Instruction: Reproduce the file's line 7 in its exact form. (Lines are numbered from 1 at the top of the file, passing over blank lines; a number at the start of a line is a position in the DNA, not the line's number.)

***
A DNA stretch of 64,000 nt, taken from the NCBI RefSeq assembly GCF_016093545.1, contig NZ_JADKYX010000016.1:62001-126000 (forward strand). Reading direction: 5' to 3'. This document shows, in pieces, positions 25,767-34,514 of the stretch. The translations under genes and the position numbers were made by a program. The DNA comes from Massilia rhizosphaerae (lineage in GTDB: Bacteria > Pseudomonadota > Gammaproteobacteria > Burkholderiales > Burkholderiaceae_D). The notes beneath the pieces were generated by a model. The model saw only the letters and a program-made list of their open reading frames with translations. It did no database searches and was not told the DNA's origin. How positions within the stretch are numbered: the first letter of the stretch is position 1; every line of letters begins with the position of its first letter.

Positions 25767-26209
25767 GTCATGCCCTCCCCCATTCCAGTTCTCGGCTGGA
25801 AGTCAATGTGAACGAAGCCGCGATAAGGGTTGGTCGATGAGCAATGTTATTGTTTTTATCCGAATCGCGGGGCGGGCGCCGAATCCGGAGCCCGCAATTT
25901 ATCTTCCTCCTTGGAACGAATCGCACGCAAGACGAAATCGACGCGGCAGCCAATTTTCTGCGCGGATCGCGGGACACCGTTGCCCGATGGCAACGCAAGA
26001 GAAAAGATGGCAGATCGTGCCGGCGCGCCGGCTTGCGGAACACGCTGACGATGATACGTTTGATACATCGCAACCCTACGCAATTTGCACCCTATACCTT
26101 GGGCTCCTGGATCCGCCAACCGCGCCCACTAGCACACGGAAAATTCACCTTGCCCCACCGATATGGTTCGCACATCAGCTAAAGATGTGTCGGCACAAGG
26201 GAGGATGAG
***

26101 GGGCTCCTGGATCCGCCAACCGCGCCCACTAGCACACGGAAAATTCACCTTGCCCCACCGATATGGTTCGCACATCAGCTAAAGATGTGTCGGCACAAGG